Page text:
On October 3, 2013, the European Commission launched a consultation inviting stakeholders to share their views on crowdfunding. Considered as a rapidly emerging alternative source of financing involving open calls to the public, generally via the internet, to finance a project through either a donation, a monetary contribution in exchange for a reward, product pre-ordering, lending, or investment, crowdfunding is thought to demonstrate potential considerable benefits for EU economies, leading the European Commission to explore future regulation possibilities. This is also indicated by the estimated 65% growth that crowdfunding experienced in 2012 compared to 2011 reaching EUR 735 million. The consultation is due to terminate on December 31, 2013.
One of the most important benefits of crowdfunding appears to be the financial support provided to many small start-ups and medium sized enterprises that do not manage to access mainstream financial markets. In this way, crowdfunding can help facilitate technological research and development and secure the efficient execution of innovative projects, thus contributing to growth and job creation at the macroeconomic level, according to the European Commission.
In addition, benefits can be found on the contributors side, as crowdfunding constitutes a complementary investment tool that could lead to the generation of profits through the conclusion of further cooperation agreements between the project creators and the contributors. To contributors, crowdfunding generally offers the possibility of greater understanding of the projects they finance since, in principle, there is more efficient communication with the project’s founders. In addition, one could add to the benefits the broadening of the concept of project ownership due to the extensive pool from which the required funding is derived and the promotion of popular legitimization of research and social solidarity.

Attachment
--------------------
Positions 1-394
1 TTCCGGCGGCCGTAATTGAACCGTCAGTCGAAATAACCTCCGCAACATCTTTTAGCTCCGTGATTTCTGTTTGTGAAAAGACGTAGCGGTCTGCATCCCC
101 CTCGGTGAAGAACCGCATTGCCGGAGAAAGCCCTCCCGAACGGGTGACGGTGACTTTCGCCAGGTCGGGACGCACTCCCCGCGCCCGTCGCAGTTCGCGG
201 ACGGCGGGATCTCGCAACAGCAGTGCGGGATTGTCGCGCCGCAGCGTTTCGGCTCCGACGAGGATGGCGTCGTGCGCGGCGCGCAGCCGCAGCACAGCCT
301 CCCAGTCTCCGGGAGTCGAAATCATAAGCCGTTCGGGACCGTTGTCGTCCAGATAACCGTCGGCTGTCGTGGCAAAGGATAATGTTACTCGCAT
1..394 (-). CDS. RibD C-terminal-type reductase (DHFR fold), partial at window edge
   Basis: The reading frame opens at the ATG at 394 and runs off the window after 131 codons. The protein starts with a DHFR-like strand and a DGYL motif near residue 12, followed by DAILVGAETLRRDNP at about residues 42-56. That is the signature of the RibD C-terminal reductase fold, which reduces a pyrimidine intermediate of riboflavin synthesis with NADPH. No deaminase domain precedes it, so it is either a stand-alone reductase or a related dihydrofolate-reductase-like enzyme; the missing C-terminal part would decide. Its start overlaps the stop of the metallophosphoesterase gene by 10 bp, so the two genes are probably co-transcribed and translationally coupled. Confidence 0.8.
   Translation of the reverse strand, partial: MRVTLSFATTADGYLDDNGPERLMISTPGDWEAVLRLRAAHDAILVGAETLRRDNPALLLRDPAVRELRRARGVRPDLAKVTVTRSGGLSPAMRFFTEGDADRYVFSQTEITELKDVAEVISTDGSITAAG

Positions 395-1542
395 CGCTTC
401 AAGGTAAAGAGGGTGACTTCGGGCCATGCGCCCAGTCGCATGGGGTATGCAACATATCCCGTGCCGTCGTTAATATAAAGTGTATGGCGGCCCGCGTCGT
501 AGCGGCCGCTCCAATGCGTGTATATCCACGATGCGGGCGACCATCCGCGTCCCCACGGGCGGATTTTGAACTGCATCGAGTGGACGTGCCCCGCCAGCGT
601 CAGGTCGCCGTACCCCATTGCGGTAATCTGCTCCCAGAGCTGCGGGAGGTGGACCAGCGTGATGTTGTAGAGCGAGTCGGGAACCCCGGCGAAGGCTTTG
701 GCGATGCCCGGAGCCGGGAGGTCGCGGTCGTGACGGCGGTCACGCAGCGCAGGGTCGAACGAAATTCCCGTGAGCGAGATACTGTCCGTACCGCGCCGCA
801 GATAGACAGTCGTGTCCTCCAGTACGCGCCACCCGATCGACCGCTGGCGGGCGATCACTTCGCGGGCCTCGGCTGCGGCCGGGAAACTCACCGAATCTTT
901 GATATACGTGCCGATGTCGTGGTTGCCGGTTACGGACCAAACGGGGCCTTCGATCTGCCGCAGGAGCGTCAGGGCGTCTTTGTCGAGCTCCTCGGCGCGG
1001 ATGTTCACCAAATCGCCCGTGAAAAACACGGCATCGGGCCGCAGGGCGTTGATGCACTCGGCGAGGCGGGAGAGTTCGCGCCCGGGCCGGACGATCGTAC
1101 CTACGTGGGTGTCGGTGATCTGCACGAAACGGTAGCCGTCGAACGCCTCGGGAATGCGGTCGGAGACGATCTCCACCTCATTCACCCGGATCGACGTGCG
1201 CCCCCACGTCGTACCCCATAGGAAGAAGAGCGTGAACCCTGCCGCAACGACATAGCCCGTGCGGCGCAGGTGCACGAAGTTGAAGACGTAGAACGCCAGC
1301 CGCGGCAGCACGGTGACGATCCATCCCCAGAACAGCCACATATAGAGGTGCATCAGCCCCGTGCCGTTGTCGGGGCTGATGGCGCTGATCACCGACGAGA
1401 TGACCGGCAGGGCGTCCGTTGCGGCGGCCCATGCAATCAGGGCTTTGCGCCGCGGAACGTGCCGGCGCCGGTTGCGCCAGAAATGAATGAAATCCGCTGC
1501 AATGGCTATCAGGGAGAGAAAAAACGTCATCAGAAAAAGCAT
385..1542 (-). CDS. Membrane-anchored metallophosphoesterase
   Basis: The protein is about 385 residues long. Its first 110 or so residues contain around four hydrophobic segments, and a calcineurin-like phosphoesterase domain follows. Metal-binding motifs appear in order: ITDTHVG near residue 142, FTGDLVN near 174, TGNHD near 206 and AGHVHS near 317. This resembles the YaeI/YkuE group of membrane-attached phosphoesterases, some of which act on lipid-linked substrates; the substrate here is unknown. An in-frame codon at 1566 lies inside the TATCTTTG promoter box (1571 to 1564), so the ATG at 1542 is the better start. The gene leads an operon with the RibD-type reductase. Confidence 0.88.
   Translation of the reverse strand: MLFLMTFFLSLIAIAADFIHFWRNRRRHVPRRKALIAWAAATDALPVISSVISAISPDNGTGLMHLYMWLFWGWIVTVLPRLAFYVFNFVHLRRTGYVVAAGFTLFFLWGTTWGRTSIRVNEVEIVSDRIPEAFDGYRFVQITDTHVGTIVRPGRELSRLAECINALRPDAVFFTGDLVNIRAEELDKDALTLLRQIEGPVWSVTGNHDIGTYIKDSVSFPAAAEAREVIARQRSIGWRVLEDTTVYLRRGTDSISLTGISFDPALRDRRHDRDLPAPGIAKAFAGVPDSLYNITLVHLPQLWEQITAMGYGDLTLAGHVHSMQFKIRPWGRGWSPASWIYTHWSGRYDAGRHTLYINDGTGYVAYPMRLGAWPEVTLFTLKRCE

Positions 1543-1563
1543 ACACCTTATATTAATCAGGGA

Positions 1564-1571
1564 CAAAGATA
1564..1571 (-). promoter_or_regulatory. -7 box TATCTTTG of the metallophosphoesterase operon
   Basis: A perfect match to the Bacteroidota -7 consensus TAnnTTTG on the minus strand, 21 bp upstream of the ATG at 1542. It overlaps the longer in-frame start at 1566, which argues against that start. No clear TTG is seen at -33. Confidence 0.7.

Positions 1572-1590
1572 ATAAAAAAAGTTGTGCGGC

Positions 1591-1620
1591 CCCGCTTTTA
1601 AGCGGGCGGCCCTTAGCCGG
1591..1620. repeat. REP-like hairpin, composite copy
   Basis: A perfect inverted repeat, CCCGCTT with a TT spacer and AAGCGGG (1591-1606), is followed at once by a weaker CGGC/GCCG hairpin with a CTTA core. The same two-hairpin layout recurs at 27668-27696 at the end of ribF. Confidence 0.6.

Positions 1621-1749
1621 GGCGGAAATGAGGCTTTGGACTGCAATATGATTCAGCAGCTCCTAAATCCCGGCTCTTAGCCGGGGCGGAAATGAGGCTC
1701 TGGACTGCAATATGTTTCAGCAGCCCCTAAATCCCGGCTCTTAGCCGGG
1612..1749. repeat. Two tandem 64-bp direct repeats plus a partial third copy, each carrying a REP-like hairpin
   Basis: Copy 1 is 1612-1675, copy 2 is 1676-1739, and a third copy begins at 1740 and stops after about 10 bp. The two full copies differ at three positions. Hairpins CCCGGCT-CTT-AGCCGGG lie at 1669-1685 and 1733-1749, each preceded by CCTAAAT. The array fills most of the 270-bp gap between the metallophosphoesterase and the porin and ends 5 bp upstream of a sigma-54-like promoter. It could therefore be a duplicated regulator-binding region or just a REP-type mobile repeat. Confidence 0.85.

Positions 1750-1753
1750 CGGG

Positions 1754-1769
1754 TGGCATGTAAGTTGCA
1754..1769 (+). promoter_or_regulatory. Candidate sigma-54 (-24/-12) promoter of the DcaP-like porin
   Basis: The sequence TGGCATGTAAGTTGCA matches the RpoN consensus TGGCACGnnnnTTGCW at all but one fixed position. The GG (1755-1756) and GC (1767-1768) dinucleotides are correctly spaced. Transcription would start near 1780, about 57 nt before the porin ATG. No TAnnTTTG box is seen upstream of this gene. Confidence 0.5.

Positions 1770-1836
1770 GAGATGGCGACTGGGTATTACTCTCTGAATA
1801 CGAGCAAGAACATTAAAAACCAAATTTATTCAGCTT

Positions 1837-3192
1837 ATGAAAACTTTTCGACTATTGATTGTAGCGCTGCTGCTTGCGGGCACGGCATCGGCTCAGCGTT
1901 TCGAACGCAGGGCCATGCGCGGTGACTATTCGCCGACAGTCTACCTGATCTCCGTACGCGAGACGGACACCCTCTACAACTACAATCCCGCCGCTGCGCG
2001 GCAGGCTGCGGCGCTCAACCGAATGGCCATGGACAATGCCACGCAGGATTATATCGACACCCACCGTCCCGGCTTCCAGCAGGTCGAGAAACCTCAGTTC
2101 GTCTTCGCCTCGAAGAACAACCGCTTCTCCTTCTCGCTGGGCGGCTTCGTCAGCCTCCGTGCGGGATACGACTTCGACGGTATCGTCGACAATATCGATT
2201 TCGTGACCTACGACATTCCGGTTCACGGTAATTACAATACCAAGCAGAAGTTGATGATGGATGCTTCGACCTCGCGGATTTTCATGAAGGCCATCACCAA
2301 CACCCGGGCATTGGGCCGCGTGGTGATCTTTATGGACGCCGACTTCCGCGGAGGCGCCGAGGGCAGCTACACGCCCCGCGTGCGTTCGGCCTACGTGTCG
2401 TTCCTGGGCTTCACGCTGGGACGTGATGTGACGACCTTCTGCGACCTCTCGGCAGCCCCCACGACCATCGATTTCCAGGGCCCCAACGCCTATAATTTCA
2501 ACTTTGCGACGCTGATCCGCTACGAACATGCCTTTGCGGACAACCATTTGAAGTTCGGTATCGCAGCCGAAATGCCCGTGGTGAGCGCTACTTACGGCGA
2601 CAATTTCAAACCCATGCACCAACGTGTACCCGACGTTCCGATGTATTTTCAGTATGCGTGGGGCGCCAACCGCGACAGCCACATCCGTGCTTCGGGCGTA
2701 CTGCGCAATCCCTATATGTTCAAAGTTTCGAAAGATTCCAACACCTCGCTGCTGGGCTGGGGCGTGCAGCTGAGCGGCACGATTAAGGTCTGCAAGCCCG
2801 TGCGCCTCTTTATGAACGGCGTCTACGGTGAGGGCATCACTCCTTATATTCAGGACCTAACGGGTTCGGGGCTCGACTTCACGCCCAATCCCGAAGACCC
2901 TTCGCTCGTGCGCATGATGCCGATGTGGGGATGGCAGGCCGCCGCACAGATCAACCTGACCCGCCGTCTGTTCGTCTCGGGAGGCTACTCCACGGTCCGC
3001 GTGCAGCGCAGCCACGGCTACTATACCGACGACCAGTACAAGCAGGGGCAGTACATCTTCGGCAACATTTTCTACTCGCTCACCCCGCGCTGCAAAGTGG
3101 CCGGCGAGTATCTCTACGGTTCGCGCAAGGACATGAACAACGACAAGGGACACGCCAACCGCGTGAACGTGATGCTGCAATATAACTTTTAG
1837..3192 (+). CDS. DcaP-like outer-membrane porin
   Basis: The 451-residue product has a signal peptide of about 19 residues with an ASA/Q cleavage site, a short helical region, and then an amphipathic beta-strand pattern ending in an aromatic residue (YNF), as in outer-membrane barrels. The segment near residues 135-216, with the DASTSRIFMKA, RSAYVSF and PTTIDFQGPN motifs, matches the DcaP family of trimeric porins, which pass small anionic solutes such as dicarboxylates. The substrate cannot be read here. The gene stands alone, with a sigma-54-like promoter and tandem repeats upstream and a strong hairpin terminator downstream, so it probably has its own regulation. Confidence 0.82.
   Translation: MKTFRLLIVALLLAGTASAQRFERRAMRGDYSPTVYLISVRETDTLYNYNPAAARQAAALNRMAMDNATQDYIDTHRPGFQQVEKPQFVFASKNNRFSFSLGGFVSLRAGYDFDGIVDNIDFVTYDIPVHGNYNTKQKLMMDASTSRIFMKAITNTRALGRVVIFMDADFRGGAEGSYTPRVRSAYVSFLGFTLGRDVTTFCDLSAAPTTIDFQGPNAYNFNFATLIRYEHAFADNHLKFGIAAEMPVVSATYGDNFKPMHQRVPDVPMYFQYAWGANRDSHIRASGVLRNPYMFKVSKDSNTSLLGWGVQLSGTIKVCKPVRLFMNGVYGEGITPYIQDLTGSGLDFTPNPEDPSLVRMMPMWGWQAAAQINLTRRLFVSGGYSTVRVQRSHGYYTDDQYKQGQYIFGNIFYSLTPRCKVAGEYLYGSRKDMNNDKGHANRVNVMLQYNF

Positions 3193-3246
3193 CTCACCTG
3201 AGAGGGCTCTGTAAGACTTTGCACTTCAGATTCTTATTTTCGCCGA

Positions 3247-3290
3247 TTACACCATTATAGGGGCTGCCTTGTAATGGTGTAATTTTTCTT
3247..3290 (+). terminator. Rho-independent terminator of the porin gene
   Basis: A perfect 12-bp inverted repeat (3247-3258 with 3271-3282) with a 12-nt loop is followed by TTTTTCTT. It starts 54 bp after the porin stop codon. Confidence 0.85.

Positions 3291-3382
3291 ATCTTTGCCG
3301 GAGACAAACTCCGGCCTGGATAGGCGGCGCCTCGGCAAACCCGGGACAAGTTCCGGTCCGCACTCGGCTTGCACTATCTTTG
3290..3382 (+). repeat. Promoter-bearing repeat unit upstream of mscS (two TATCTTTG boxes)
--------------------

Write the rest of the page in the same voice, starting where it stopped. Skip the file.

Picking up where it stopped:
The consultation paper addresses a number of issues concerning crowdfunding, ranging from the benefits and risks associated with this form of finance to the adequate safeguards for the avoidance of illegal practices and the required actions to exploit the potential of crowdfunding. The consultation participants are asked to complete a questionnaire referring to all of these issues, the compilation of answers to which is thought to provide the Commission with a preliminary understanding on whether crowdfunding markets require proper regulation or some type of soft law instead. Certain concerns could be raised about the failure of the European Commission to mention the implications of the call on the public that crowdfunding involves on the regulatory level and the prohibition of canvassing and hawking in financial products that exists in the national legislations of some EU Member States. It remains to be seen whether the historically uniform license requirements for calls on the public in the finance sphere will be decided to apply to crowfunding as well or whether a de minimis exception will be provided.
U.S. investors who already operate in the EU or who are considering becoming involved in the EU financial markets need to watch closely for new developments and should take advantage of the current opportunity to complete the questionnaire and influence the process, contributing thus to the added value that flexible and efficient regulation would entail for crowdfunding. Financial models of crowdfunding can create a complementary investment opportunity, where investors can develop direct communication channels with project creators and benefit from the future success of the project.